"Kaplan's premise is certainly a good one. He's arguing that the real fulcrum of the 20th century and beyond is not — as many argue — the 1960s, but the unsung '50s. Those who love the AMC series "Mad Men," set just after the epochal year, will find much to love in Kaplan's book." ( Los Angeles Times , July 19, 2009)

“Kaplan makes an intriguing case that 1959 was an authentic annus mirabellis.” ( Wall Street Journal , June 15, 2009)

"Where he really shines is in his ability to capture longer-term trends in the snapshot of the year.... In Kaplan's careful interpretation of the year, 1959—even aside from its headline scientific and cultural milestones—was a simmering cauldron of innovation and change, with superficial conformity and false shallows hiding the depths beneath." ( DailyKos)

“This sprawling, holistic joy of a book explores, expands and provokes reassessment of an entire era—not just a year—in a way that is deeply satisfying and enlightening.” ( dailykos.com , June 7, 2009)

Slate columnist Kaplan takes a contrarian view to the common wisdom that the '60s were the source of the cultural shift from pre-WWII traditions to the individualistic, question-authority world of today. In Kaplan's view, the watershed year in this transformation is 1959. He delves into that year's cultural and political scene, citing Miles Davis and his revolutionary album Kind of Blue ; William Burroughs and his equally revolutionary novel, Naked Lunch; and the opening of Frank Lloyd Wright's radically designed Guggenheim Museum in New York City as examples of fundamental breaks with past conventions. Kaplan's case is cemented by three 1959 events that he convincingly argues were catalysts for paradigm changes in relationships between men and women (the pharmaceutical company Searle sought FDA approval for the birth control pill), in how citizens view their government (the first American soldiers were killed in Vietnam) and in communications and information transfer (the microchip was introduced to the world). Kaplan doesn't quite convince that 1959 was “the year when the shockwaves of the new ripped the seams of daily life,” but his writing is lively and filled with often funny anecdotes as he examines some key elements in the transition from the mid to late 20th century. 16 b&w photos. (July) ( Publishers Weekly , May 4, 2009)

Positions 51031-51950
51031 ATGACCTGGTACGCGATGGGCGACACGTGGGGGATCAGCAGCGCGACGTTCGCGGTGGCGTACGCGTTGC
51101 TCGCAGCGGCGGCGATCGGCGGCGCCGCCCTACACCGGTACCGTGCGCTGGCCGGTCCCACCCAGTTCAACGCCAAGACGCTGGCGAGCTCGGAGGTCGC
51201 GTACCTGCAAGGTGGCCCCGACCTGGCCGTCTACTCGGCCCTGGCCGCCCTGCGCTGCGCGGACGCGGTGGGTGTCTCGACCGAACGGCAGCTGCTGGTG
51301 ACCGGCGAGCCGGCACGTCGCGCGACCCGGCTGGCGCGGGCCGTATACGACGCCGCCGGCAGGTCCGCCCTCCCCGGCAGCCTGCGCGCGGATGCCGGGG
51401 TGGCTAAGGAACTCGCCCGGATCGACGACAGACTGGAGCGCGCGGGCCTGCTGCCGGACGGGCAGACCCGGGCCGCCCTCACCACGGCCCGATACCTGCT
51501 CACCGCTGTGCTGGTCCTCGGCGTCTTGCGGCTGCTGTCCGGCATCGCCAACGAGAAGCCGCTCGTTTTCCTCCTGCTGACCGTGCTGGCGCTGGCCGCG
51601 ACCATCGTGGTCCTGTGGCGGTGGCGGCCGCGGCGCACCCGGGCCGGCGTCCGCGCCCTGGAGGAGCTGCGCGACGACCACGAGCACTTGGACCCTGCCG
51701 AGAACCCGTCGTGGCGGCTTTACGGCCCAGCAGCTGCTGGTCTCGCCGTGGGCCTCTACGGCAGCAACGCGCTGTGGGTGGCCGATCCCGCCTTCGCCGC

Charles Kaiser